Page 19 - Irish Convicts Abandoned on Cape Breton's Shore, 1788
ISSUE : Issue 72
Published by Ronald Caplan on 1997/6/1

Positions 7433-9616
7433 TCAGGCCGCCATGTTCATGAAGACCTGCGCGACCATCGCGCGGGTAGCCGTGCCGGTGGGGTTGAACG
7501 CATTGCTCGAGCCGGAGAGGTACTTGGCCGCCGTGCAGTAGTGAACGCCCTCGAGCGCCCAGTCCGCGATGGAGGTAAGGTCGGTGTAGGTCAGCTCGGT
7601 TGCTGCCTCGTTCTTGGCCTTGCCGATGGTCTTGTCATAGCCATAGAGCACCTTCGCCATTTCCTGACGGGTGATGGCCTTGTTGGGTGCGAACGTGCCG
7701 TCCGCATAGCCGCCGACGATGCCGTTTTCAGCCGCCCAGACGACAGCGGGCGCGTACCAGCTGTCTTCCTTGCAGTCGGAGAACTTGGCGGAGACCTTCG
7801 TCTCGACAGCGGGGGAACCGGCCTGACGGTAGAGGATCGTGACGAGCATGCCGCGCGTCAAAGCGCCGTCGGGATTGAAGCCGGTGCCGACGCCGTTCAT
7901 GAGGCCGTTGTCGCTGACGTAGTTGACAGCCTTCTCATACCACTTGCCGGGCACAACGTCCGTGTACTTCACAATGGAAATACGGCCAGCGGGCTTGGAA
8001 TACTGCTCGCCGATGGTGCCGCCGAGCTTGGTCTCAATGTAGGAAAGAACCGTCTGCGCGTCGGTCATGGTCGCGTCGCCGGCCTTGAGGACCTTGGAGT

ment reprieved two other murderers. A report from April 1789 noted that some convicts were seen "lurking about Halifax," and we know that Luke Keegan of Mainadieu kept a young boy as a servant.'' Although we assume the authorities brought the remaining twenty convicts from Mainadieu to Sydney, there is no record of this event. In all likelihood, the local population absorbed some convicts as servants and settlers. The Home Secretary Lord Grenville admits as much in October 1789 when he refers to the "convicts employed in Cape Breton as no longer a Burthen on the public."'* The British Treasury eventually paid ??567 for the support and maintenance of the convicts, about ??60 less than Captain Debon? ham received to transport them in the first place. Despite Gren? ville's petition, the Irish authorities failed to punish the captain for his callous abandoning of the convicts on a desolate headland. Inasmuch as Captain Debonham planned to avoid discovery or notoriety, his action that December afternoon led to a major shift in British foreign policy, the naming of Cape Breton's "Convict Point," and the tale's passage into our oral tradition. Endnotes 1 Letter from a British Regular Soldier, 5 August 1789 in Report of the Department of Public Archives for the Year 1944, p. xxxvii. National Ar? chives of Canada (NAC) 1945, Dominion of Canada, Ottawa. 2 Shaw, A.G.L. Convicts and the Colonies: A Study of Penal Transporta? tion from Great Britain and Ireland to Australia and other parts of the Brit? ish Empire. Faber and Faber. London 1966 pp. 25 3 Ekirch, A. Roger. Bound for America: The Transportation of British Convicts to the Colonies 1718-1775. Clarendon Press. Oxford 1987 pp. 27 4 Ibid pp. 2. 5 Ibid pp. 2S. 6 Ibid pp. 3. 1 Ibid pp. 221. 8 Ibid pp. 6S. 9 Ibid pp. 230. 10 Martin, Jed. Convict Transportation to Newfoundland in 1789. Aca? diensis (Autumn) 1985 pp. 65. 11 Ibid pp. 85. 12 Frost, Alan. Convicts and Empire: A Naval Question, 1776-1811. Ox? ford University Press. Melbourne 1980 pp. xv 13 Freeman''/oMrna/13-16 September 1788 14 Ibid 1-9 Octoher 1788 15 //7/J21-23 October 1788 16 Ekkch Bound for America pp.100 17 Free/nan'5/oarna/13-16 September 1788 18 7'/'16-18 October 1788 19 Report of the Board of Trustees for the Year 1950, Public Archives of Nova Scotia (PANS) King's Printer, Halifax. 1951 pp. 18 20 Ibidpp.9 21 Frgeman''JoMma/3 January, 15-18 March, 6-9 Recipient ot September, 14-16 October, 9-12 August 1788 22 PANS pp. 17 23 Ibid pp. 20 24 Ibidpp.22 25 Macarmick to Secretary of State Sydney, May 20 1788, in Report of the Canadian Archives, Public Archives of Canada (PAC) 1895 pp. 23 26 PANS pp. 25 27 Ibid 28 Taitt to Grenville, 9 March 1790, in Colonial Correspondence, origi? nally CO. 217, in a transcription at the Beaton Institute, UCCB as Cape Breton A, Vol 73, pp. 1 29 Mathews to Macarmick, 30 Maich 1789, Cape Breton A, Vol. 73 pp. 41 30 PANS pp. 28 31 Grenville to Macarmick, 20 October 1789, Cape Breton A. PAC pp. 24,33 32 PANS pp. 37 33 PANS pp. 38 34 Freeman's Journal 2-4 July 1789 35 Murdock, Beamish. History of Nova Scotia orAcadie. James Barnes. Halifax 1866 pp. 74; PANS pp. 19 36 Grenville to Macarmick, 20 October 1789, Cape Breton A Charles A. Burke has here added new information to an article he delivered as "Irish Convict Transportation to Cape Breton, 1788" at the Irish Cultural Symposium in Louisbourg, August 1995; and, with additions, as a talk to the Old Sydney Society, March 1997, called "Rascals Enough Upon the Island." The drawing of convicts on their way to Australia, and the list of crimes punishable by transportation, were found on the Internet. Mr. Burke is an archeologist at Fortress of Louisbourg National Historic Site. He reminds us that the Irish convict trade used the same captains and ships as the slave trade to Ghana. He first heard the story of Irish convicts from his father's un? cles in Baleine, and hopes this article will help stir up family memories of re? lated traditions among our readers. trom ttie Industrial Cape Breton Board ot Trade Serving homes and businesses throughout Cape Breton Island Distributing the White .'''MIH' ai'm'a'' .''' .'''' Maple Leaf Products of SYDCOi' ENERGY FUELS PROUD TO BE A LONGTIME SUPPORTER Congratulations on 25 Years of Unique Publishing 38 Lewis Drive Sydney River 539-6444 FURNACE OIL • STOVE OIL • DIESEL • GAS • LUBRICANTS Rita's Tea Room Big Pond, Cape Breton, Nova Scotia (Approx. 25 Miles West of Sydney on Hwy. #4) Originally a one room school house, the Tea Room was purchased by singer/songwriter Rita MacNeil in the early '80s where she lived with her family for several years. As Rita's popularity grew, her supporters would come to the small village of Big Pond to have a cup of Tea with Rita (Rita's favourite beverage). Eventually, it became so popular that Rita decided to convert her house into the Tea Room. Come visit the Tea Room and enjoy: • Baked goods. Sandwiches and Rita's Tea Room Blend Tea • Display room of Rita's awards and photographs • Gift shop Open: June 1st - October 15th 9 a.m. - 7 p.m. (7 days a week) Phone: (902) 828-2667 19
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